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Pedestrians cross a street in Toronto in 2016.

Fred Lum/The Globe and Mail

A surge in pedestrian deaths has Toronto’s mayor doubling down on a commitment to road safety amid criticism that he isn’t doing enough.

New measures announced by John Tory on Monday include installing signs near a dozen schools to remind drivers to slow down, and extending curbs with paint to reduce crossing distances.

The measures would be part of the city’s five-year “Vision Zero” plan that began last year. Council approved accelerating the plan earlier this year as part of the 2018 budget.

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As of Monday, 11 pedestrians have been killed in the city compared to seven at the same time last year. In a high-profile case late last month, an 11-year-old boy was hit while walking home from school in the city’s east end, prompting calls to action from advocates and community members.

“We cannot have this carnage continue,” Tory told reporters the following day. “When you have deaths taking place like this, that’s a crisis.”

Pedestrian fatalities are a problem in cities across the country but Toronto leads the pack partly because it has more walkers, Gil Penalosa, urban planning consultant, said.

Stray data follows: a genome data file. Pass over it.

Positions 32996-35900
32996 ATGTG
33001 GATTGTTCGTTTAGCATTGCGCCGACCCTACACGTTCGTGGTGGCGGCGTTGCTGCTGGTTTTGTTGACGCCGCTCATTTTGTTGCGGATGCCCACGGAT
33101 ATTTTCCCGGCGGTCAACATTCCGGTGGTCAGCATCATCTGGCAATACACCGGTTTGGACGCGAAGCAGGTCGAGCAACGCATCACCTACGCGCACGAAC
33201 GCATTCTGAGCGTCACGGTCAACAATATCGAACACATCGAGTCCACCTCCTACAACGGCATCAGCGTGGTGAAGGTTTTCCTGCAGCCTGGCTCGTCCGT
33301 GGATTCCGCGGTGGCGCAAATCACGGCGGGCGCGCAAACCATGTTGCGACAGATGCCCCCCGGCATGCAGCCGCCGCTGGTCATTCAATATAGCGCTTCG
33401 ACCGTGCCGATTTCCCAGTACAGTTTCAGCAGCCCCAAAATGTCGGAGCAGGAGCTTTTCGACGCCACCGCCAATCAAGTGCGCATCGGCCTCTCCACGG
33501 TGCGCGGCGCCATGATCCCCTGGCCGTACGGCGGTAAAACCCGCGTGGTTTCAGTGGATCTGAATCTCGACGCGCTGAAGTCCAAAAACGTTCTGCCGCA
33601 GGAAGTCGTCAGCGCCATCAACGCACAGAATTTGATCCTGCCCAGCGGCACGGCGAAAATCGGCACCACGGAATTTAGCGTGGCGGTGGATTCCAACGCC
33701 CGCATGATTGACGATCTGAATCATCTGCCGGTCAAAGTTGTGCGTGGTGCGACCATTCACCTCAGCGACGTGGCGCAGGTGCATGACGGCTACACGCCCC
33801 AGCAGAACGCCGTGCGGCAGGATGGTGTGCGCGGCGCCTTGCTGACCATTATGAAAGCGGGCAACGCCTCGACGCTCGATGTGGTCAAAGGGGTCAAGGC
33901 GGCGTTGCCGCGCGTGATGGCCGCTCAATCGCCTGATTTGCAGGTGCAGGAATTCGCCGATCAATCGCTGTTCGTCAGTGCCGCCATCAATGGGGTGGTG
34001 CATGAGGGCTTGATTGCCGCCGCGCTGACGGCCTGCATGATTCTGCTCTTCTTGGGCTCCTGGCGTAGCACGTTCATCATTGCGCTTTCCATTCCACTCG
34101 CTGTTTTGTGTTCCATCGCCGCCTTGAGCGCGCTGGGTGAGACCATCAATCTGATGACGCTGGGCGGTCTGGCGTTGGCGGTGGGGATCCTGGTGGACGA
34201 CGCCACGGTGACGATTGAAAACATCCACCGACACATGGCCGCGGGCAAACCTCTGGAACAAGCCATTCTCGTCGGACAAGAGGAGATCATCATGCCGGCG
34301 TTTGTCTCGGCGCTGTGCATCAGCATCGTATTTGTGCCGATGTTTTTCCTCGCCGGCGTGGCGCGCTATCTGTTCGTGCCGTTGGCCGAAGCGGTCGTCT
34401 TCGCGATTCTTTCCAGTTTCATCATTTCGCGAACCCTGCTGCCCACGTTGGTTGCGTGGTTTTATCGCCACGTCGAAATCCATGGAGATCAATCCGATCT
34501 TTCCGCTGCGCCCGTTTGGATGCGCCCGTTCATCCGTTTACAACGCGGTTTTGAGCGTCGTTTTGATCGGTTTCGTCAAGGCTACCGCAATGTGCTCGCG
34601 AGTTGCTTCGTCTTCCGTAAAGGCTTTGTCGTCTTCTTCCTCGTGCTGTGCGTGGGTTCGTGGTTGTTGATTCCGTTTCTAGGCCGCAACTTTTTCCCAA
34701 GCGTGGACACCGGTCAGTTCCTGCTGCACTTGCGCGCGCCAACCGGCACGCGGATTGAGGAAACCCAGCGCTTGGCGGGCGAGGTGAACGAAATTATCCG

Halifax had its first pedestrian death in more than two years in late January when a 62-year-old man was hit by an alleged drunk driver. In Montreal, three pedestrians have died this year – about half the fatality rate in Toronto.

“In Montreal, they have been paying more attention,” said Penalosa, who runs 8 80 Cities, an urban-planning-focused non-profit organization.

Penalosa said Montreal’s recently elected mayor Valerie Plante has made pedestrians a priority whereas Tory’s goal seems to be moving cars. Tory, he said, should invest more in road safety and do things such as drop the speed limit in residential areas from 40 kilometres an hour to 30, and make streets narrower to slow traffic.

Toronto police Const. Clinton Stibbe said all road users – drivers, cyclists and pedestrians – shoulder responsibility for keeping roads safe. Improved infrastructure will take years to make a significant difference, so everyone must stay within the rules, he said.

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“It’s not any sort of victim-blaming,” Stibbe said. “It’s identifying that everybody is making mistakes – not just one road-using group.”

Tory also launched a two-week awareness campaign called “Slow Down Toronto,” saying a change in behaviour will be the “single biggest contributor to improved safety in school zones.”

Hours after his announcement, a three-year-old was seriously hurt in a collision in the downtown core.

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